Of course, it is not so simple, as some parents may challenge teachers: "Why do you teach double-digit multiplication when the students are still learning single-digit multiplication?"
The initial instruction on multiplication should not be taught hastily, and distributed learning is recommended. Teachers should consider the range, content and order of the teaching materials. What multiples of what numbers should they teach first? When should they teach terminology and symbols? How can they teach in line with student's levels and experience?
Take the instruction on the multiples of four, for example. Should teachers first ask students what objects always show up as units of four? Situational questions dealing with the single-digit number four could be posed. And should they then propose appropriate questions for single-digit numbers, for example, how many legs do three cows have? Six cows? Students' problem-solving strategies are thus communicated and discussed, and they can connect back to previous problems, repeatedly thinking over various solutions. This makes teaching challenging and joyful.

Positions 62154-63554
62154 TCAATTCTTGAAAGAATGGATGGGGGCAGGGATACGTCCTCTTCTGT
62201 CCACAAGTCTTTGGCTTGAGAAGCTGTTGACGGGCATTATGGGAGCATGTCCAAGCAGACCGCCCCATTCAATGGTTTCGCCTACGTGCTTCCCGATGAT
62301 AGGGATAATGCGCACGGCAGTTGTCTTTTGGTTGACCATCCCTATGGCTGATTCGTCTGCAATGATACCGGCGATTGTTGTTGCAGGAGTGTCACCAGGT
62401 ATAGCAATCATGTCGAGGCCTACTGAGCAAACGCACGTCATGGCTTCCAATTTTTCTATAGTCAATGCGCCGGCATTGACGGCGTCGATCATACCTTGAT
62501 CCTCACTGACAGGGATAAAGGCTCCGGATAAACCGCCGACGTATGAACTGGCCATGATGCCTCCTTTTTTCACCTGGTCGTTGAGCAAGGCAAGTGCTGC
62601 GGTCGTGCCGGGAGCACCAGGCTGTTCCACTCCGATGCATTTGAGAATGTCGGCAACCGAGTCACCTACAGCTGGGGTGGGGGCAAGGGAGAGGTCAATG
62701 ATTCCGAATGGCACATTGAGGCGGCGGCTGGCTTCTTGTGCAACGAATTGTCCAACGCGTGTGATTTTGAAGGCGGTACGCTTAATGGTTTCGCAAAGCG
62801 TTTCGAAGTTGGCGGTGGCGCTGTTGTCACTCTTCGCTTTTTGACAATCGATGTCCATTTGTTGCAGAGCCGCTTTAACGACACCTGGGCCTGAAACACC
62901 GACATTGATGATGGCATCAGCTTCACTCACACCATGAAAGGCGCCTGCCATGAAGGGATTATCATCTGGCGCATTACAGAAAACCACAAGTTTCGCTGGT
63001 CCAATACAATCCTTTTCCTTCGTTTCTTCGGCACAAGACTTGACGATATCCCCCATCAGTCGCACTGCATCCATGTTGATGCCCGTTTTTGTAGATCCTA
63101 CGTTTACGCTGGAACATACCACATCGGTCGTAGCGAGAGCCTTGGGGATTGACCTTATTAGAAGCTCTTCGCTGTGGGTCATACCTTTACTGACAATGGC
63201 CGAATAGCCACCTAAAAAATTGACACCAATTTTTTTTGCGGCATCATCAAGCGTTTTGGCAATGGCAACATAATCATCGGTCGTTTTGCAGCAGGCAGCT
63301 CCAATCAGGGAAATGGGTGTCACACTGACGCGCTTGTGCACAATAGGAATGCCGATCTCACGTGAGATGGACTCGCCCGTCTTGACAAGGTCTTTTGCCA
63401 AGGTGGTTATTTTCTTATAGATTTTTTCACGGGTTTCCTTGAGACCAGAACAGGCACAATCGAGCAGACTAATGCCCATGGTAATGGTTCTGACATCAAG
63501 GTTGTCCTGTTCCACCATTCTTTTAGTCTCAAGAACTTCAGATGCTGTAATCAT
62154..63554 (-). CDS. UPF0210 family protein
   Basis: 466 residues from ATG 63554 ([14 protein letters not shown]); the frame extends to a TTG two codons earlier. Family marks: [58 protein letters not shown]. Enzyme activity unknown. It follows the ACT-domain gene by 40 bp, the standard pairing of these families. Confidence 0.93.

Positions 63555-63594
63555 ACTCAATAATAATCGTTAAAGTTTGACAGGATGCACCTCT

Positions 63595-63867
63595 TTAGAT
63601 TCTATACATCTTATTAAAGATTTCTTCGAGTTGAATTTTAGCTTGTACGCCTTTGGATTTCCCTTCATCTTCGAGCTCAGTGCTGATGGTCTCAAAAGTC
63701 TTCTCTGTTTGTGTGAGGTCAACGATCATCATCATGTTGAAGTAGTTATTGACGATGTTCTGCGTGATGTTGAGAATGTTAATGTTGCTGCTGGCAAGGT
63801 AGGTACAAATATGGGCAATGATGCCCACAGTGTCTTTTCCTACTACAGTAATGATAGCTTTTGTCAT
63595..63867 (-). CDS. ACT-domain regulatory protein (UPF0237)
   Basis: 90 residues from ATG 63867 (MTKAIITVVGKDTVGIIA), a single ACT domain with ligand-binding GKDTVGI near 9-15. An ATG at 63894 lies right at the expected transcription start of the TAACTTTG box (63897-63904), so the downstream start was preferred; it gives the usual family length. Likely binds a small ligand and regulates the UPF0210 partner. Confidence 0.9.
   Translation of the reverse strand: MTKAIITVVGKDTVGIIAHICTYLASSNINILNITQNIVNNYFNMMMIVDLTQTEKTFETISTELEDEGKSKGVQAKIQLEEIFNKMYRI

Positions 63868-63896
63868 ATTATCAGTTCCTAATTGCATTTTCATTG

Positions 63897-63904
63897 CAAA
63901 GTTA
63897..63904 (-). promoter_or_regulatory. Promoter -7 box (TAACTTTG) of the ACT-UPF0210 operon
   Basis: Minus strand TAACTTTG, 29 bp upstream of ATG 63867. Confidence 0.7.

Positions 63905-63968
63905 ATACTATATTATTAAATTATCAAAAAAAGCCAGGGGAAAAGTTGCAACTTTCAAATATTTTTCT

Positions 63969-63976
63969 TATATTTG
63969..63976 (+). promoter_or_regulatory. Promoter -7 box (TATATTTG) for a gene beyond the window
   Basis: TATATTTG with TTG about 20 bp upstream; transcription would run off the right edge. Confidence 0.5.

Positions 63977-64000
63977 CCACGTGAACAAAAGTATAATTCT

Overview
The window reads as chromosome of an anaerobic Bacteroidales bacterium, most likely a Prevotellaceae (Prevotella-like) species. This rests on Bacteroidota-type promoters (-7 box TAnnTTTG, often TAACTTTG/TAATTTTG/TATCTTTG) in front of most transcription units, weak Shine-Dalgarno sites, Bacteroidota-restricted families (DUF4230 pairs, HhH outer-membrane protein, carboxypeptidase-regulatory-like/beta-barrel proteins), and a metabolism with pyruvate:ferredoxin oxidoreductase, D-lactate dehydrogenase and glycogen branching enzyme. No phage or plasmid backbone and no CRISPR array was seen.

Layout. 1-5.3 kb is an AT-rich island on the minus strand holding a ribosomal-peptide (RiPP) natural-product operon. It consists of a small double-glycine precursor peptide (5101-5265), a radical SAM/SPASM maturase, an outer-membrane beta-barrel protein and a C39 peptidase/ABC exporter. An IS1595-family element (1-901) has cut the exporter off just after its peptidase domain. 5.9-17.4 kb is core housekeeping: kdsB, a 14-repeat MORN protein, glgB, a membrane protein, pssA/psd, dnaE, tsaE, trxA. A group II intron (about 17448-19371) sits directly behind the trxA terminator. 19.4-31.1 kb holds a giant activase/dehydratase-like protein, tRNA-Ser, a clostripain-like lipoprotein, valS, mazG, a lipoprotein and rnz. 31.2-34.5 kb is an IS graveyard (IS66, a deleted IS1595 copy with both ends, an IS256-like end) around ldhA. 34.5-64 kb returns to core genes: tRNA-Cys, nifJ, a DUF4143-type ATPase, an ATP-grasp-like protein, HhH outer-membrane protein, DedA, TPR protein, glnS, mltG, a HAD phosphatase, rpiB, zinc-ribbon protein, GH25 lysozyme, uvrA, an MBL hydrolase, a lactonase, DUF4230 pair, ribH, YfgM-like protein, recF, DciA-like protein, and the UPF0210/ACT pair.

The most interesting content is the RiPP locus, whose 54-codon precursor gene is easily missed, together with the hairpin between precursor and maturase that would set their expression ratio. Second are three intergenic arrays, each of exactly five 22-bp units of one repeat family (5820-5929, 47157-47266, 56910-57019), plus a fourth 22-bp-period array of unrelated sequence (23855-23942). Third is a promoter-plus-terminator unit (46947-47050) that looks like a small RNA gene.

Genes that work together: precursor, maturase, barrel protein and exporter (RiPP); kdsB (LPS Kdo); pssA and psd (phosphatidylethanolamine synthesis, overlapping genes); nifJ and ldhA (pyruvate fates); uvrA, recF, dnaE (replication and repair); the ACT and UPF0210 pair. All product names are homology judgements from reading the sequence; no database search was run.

After this, teachers can introduce terminology and symbols, and pay attention to the need for the symbol "x". Since one cow has four legs, the total number of legs of three cows is written as 4 x 3 = 12 to show that there are three units of four. The quantity per unit is four; the number of units is three. Not teaching students this terminology simplifies teacher communication. Then, at an appropriate time, they should introduce their students to the concept that "multiplicand x multiplier = product." Putting the multiplicand 4 in the front and the multiplier 3 in the back is a convention.
But the Taiwanese convention is the opposite to that of the US. In Taiwan, 3 x 4 means that there are four units of 3, and that is certainly different from 4 x 3, which means that there are three units of four.